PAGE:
1. Reduces flatulence

Asafoetida has traditionally been used to expel air from the stomach. In other words, it is an antiflatulent agent (gas reducer) that is used to relieve and prevent excessive intestinal gas.

It is commonly associated with lentils and other legumes to reduce post-meal gas and keep flatulence under control.

  1. A relief for asthma

As a powerful respiratory and expectorant stimulant, asafetida helps to release the phlegm and relieve chest congestion naturally. It is used to treat asthma, pertussis and bronchitis .

The volatile oil in asafoetida gum is eliminated through breathing passing through the lungs, which is why it is considered to be an excellent treatment for asthma and other respiratory problems.

  1. Lower blood pressure

Asafoetida is a natural anticoagulant and can help lower blood pressure. It is rich in coumarin , a compound that helps improve blood flow and thin the blood, thus preventing blood from clotting.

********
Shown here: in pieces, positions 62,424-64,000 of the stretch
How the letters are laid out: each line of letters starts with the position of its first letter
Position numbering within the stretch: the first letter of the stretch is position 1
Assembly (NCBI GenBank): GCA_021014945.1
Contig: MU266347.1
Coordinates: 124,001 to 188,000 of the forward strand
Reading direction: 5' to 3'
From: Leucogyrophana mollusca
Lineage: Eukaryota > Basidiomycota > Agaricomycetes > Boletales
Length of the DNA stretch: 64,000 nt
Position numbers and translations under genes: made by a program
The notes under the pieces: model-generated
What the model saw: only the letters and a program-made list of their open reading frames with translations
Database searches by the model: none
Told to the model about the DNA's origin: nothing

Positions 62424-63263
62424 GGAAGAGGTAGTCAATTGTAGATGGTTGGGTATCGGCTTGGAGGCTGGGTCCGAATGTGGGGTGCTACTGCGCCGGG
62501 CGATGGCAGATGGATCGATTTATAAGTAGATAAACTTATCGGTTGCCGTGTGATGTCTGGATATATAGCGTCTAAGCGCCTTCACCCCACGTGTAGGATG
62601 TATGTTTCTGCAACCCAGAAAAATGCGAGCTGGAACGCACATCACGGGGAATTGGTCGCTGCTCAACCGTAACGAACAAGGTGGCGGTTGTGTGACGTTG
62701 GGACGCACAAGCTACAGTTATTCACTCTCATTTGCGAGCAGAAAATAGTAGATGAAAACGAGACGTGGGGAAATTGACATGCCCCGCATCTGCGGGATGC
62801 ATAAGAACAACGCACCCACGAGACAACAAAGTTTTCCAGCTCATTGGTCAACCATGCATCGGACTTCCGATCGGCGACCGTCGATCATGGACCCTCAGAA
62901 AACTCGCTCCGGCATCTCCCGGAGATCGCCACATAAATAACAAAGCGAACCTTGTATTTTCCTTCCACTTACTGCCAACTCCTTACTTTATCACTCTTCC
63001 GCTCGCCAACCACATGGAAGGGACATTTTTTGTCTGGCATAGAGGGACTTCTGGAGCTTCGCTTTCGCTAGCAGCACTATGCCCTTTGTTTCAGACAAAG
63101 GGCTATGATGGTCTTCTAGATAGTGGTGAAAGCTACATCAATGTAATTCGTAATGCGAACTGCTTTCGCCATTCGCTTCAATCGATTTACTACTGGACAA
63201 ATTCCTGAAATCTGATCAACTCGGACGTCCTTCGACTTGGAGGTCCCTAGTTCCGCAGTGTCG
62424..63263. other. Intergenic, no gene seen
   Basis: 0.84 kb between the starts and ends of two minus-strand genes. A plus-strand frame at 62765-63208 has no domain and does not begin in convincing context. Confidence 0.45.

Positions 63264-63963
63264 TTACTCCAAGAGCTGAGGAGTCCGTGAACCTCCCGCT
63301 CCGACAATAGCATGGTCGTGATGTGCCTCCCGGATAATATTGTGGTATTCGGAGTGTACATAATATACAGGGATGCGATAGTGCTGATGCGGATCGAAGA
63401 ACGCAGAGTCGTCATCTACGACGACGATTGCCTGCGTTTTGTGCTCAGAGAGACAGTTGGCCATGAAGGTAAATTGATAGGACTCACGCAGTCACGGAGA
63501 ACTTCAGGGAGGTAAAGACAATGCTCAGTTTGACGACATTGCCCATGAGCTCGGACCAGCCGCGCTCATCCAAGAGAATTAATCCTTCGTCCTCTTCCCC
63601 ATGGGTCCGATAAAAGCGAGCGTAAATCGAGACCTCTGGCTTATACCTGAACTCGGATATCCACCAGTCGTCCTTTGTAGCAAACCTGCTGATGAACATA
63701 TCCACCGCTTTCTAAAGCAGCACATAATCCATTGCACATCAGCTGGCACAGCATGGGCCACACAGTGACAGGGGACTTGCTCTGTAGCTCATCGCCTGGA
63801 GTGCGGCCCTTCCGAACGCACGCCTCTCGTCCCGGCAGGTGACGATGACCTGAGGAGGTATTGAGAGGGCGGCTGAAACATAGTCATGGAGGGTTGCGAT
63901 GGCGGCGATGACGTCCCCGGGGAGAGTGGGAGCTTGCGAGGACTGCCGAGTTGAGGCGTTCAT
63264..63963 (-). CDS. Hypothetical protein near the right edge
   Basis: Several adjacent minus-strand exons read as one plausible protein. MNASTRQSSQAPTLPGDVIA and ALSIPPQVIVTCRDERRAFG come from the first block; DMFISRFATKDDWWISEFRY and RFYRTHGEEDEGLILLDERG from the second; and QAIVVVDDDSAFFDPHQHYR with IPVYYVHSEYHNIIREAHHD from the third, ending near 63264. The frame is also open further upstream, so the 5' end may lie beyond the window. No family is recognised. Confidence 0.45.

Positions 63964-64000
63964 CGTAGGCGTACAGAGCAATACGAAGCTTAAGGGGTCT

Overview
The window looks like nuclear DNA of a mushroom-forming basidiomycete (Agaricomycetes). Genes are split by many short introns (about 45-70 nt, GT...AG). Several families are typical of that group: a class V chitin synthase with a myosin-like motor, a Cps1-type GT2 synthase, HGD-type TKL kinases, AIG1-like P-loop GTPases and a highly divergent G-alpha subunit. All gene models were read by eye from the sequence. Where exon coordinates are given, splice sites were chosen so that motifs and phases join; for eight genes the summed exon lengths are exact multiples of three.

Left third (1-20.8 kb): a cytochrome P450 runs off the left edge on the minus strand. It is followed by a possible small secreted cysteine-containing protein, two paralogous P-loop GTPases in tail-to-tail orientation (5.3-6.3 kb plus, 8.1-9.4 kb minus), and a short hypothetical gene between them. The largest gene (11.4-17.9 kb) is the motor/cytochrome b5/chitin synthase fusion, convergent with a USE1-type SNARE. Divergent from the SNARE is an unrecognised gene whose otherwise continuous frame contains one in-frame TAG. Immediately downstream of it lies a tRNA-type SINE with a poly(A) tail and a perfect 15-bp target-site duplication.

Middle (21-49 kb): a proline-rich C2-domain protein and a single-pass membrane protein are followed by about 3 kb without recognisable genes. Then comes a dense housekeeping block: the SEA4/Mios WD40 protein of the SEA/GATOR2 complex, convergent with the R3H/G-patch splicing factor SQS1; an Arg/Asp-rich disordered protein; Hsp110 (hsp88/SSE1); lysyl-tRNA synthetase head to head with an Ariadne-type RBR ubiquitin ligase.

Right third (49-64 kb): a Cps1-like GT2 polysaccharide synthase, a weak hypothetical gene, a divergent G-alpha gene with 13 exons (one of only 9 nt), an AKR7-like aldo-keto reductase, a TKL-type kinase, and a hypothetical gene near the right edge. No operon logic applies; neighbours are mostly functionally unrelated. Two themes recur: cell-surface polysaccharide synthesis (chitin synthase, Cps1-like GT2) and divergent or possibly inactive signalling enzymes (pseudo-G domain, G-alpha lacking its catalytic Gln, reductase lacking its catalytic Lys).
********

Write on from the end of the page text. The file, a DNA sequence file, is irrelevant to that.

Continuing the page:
Scientists were able to isolate some phytochemicals in Ferula species    (the source of asafetida) that have useful cardiovascular effects ( 2 ).

Animal studies have shown that this extract significantly reduces blood pressure. The rubber extract appears to contain relaxing compounds that have a positive effect on blood pressure and cardiovascular health, in general, thanks in part to these phytonutrients .

  1. Blood sugar control

Animal studies have shown that asafoetida can be a natural and effective remedy for keeping blood sugar levels under control and maintaining a normal blood sugar level.

Asafoetida extract was administered to diabetic animals with a dose of 50 milligrams per kilogram for 4 weeks, the researchers observed a hypoglycemic effect .

The study concluded that this effect is probably due to the presence of phenolic acids, in particular ferulic acid and tannins present in asafetida extract ( 4 ).


The first reports indicate that Alexander the Great brought asafoetida to the West in the 4th century BC

It was used as a spice in ancient Rome, and although it is not native to India, it has been used for centuries in Indian medicine and cuisine.Today it is mainly used in southern and western India, commonly from the mercantile caste of the Hindus and the followers of Jainism, who do not eat onions and garlic.